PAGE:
Mr. Trump appeared to offer his conditional support for a bill introduced by Mr. Alexander that would award the Congressional Gold Medal to a Tennessee native, Master Sgt. Roddie Edmonds, an American prisoner of war who helped save Jewish lives during World War II. “Looking at this strongly!” the president tweeted.
Democrats need four Republican votes to force the Senate to subpoena witnesses like John R. Bolton, the former White House national security adviser, to testify, and Mr. Alexander is one of four who have signaled a potential openness to breaking ranks.
The president’s school prayer event appeared to be a direct appeal to the evangelical Christians who are an important part of his political base.
There was very little new to announce, and the American Civil Liberties Union called the guidance issued Thursday a “copycat document” almost identical to one released by the George W. Bush administration in 2003, which reinforces existing legal parameters for schools that receive federal funding to allow students to pray individually and in groups. But Mr. Trump framed the new guidelines as a landmark, saying that there was a “growing totalitarian impulse on the far left that seeks to punish, restrict and even prohibit religious expression” and said that the new guidance ensures the “right to pray.”
The president capped his day with a meeting with several campaign aides, where he grilled them on how voters were receiving impeachment.
In his conversations with advisers on Thursday, Mr. Trump repeated once again that he could not believe he was facing such a predicament as impeachment. He said he wanted people to be prepared for a motion to dismiss and has hoped for one, even though Senator Mitch McConnell of Kentucky, the majority leader, has said the Senate will have to take up the matter.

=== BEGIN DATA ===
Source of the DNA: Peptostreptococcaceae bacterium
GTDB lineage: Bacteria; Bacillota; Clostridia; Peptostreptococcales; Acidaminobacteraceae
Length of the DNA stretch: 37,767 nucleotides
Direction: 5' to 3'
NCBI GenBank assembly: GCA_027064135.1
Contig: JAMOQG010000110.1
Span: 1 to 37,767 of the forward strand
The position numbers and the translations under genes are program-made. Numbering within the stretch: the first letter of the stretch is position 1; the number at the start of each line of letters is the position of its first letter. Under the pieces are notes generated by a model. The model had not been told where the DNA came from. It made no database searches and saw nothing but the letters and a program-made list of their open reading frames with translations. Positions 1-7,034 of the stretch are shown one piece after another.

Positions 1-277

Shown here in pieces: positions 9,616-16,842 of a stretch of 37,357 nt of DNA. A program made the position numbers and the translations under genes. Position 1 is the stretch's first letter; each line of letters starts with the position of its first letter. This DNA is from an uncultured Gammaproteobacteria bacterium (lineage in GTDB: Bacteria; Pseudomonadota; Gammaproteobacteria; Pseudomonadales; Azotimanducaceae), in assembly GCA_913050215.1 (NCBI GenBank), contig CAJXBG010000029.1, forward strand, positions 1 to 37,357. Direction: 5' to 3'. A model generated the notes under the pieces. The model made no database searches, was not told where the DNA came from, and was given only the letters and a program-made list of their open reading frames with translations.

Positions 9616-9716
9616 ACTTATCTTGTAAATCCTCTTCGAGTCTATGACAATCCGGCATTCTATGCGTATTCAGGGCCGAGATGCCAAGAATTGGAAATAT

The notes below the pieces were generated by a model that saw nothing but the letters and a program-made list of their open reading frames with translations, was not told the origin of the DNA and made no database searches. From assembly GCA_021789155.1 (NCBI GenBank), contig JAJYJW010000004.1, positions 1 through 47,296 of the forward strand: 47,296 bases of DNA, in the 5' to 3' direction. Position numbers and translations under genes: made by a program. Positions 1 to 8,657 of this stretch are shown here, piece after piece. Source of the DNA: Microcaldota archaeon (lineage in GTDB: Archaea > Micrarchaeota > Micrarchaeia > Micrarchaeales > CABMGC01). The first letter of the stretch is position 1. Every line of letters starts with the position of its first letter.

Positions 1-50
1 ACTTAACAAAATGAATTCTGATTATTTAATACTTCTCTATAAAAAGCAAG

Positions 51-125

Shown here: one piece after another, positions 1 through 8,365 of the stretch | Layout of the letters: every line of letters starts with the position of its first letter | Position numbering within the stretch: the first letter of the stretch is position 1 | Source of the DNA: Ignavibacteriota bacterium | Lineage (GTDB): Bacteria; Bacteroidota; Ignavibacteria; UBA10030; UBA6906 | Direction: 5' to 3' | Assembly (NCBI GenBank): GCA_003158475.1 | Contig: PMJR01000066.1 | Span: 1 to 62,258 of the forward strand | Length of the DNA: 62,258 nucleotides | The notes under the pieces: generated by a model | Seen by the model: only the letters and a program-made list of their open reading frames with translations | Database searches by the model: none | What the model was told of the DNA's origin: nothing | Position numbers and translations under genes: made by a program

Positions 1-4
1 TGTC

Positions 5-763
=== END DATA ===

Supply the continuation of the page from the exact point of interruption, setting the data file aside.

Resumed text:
At different times, Mr. Trump has also told aides he wants the opportunity to call witnesses he believes could help him politically, like Hunter Biden, Mr. Biden’s son, as well as the whistle-blower, a C.I.A. officer who first alerted the Intelligence Committee to Mr. Trump’s pressure campaign on the Ukrainian government.
Mr. Trump, always concerned about optics and how things play, has also expressed reservations about whether his lawyers will be aggressive enough during the televised Senate trial.
Mr. McConnell has advised the president that the best trial is a short one and that witnesses can only create more unknowns.
On a conference call with reporters on Wednesday, senior Trump officials said it would be extraordinarily unlikely for a trial to take longer than a few weeks, calling theirs an easy case, even as new details about Mr. Trump’s efforts to pressure Ukraine have continued to come out.
In a meeting with conservative leaders at the White House the same day, two officials who have become the public face of the White House impeachment response, Tony Sayegh and Pam Bondi, said much the same thing.
Mr. Trump’s re-election campaign, meanwhile, used the events of the day as a fund-raising opportunity, directing voters through targeted digital ads to an “official impeachment defense fund,” which acted as a portal to the campaign’s website.
The message delivered from Mr. Trump online was simple: “FIGHT BACK.”
Annie Karni reported from Washington, and Maggie Haberman from New York.